MORGAN-“Christmas In Waikiki” [NSFC]
This track opens with a Merry Christmas to the soldiers, in what sounds like Marilyn Monroe’s voice.  It then turns into a keyboard-heavy, almost reggae march through a wah wah instrumental.  Then there’s a quote from, I assume Richard Pryor, who jokes about a 300 pound honky.  This f-bomb dropping joke makes this not safe for Christmas.

DRUGSTORE-“Maybe At Christmas Time”
This a slow song filled with hope for Christmas.

BELLE AND SEBASTIAN-“O Come, O Come Emmanuel”
I have always been puzzled at the way they change the melody of the song–they sing the “and random captive” part without a pause, so the first line runs right through.  It feels rushed, but is anything but.  Once you get past that though the music sounds lovely with those gentle guitars and voices.”

GIANT SAND-“Thank You Dreaded Black Ice, Thank You” [NSFC]
This is kind of a dark song, spooky and whispered vocals.  Even if there is a happy message, it’s not really a very festive song.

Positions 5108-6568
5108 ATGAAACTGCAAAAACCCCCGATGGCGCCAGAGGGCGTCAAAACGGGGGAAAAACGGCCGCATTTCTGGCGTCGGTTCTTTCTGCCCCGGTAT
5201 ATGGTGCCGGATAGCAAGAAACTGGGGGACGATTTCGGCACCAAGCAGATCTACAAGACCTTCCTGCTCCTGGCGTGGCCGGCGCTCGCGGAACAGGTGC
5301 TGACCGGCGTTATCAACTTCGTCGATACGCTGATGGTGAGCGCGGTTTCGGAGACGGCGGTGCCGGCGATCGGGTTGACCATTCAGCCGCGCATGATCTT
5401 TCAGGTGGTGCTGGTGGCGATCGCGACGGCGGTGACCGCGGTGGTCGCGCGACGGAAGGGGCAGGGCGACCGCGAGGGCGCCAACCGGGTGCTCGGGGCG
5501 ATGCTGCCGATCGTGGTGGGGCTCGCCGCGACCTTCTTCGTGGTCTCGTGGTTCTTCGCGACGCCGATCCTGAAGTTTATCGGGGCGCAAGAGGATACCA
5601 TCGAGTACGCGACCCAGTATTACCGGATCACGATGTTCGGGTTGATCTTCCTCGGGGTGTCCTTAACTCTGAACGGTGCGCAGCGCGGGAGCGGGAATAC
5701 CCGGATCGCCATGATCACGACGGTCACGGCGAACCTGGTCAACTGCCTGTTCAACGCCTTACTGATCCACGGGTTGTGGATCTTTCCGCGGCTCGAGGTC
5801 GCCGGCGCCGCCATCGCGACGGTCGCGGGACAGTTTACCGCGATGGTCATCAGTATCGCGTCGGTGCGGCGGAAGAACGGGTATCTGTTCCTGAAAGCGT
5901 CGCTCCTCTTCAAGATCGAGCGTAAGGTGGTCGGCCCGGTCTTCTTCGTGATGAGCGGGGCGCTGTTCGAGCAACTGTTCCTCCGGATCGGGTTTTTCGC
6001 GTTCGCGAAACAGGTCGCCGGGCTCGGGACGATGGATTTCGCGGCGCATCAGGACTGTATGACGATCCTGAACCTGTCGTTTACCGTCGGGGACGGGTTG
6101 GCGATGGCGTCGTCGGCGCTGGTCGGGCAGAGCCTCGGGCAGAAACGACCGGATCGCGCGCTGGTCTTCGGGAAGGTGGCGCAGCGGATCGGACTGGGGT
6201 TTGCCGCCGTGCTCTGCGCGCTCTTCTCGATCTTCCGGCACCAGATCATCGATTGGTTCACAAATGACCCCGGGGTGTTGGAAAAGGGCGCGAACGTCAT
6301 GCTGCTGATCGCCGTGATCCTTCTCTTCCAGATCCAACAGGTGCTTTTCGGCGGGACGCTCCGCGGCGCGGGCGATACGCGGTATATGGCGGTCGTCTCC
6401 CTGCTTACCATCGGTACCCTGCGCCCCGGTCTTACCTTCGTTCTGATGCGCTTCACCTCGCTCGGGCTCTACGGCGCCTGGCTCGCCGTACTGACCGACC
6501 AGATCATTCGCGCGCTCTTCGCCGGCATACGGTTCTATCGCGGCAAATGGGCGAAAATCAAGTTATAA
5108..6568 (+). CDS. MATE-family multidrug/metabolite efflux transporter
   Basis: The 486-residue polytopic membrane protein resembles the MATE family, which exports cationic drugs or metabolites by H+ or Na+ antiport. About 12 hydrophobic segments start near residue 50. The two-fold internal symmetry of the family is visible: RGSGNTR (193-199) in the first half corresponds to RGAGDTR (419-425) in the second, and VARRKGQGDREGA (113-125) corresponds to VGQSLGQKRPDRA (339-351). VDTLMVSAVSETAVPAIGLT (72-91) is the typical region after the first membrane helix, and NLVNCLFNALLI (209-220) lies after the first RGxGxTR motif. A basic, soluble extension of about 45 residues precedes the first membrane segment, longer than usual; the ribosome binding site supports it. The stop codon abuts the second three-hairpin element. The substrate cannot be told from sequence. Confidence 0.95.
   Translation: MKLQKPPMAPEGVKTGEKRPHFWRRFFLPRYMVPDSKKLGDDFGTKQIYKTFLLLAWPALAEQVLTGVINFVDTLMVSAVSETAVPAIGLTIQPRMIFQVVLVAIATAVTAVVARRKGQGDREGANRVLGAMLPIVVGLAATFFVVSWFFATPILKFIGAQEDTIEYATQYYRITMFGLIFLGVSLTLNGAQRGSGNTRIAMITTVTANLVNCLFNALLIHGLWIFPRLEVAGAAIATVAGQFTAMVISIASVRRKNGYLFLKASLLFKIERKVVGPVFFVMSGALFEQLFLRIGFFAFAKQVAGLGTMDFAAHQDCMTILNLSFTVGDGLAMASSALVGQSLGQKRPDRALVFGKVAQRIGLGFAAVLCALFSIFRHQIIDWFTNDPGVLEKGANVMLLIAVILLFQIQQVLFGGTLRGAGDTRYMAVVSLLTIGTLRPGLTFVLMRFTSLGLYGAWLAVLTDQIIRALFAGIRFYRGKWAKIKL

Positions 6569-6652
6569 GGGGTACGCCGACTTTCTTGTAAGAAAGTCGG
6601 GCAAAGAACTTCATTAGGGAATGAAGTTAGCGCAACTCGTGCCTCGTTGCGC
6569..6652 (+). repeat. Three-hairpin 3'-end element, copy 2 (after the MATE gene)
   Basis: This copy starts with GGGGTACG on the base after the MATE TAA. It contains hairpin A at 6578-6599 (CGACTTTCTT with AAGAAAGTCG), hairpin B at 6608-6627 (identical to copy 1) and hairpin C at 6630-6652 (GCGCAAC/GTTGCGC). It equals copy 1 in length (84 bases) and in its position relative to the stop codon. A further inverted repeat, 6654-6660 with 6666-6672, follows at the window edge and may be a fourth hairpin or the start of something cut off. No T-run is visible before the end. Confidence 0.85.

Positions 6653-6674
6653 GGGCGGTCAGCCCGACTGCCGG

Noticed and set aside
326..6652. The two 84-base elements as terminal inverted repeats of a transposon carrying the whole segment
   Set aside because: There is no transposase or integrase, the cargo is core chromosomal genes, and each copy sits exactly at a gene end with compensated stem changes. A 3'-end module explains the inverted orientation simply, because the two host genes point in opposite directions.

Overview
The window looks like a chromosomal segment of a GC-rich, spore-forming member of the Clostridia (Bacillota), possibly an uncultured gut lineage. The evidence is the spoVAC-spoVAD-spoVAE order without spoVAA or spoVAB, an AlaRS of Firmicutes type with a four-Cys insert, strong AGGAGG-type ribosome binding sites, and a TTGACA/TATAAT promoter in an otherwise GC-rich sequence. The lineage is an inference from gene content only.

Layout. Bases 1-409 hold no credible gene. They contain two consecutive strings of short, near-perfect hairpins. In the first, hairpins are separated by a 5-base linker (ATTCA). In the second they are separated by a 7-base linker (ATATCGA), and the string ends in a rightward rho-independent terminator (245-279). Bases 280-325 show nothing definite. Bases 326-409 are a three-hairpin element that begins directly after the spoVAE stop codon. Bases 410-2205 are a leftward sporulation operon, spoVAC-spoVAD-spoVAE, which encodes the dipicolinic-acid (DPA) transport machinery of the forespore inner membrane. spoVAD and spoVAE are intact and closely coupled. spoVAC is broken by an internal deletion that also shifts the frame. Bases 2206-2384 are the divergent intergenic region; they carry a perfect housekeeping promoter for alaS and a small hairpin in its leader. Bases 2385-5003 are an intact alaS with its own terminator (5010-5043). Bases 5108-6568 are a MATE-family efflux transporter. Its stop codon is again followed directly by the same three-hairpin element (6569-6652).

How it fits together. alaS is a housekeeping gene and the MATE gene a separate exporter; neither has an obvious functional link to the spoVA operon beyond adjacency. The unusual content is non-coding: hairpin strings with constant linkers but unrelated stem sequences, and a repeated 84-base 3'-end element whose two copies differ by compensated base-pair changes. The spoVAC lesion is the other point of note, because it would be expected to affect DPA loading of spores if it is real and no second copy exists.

THE FLAMING LIPS-“White Christmas” [NSFC]
Despite my love for The Lips, I never cared for this version.

SAINT ETIENNE-“My Christmas Prayer” [NSFC]
A pretty, moody piece of longing.  Not really anything I want to hear on Christmas.

DEPARTURE LOUNGE-“Christmas Downer” [NSFC]
This is surprisingly catchy for such a downer.  But it is indeed a downer.

SIX BY SEVEN-“I Believe In Father Christmas”
Things pick up with this version of the dark, but wonderful Greg Lake song.

SNOW PATROL-“When I Get Home For Christmas”
This seems like its kind of dark and mopey, bu the sentiment is actually quite nice.  Sounds a bit like Sebadoh.

TITÁN-“Spiritual Guidance” [NSFC]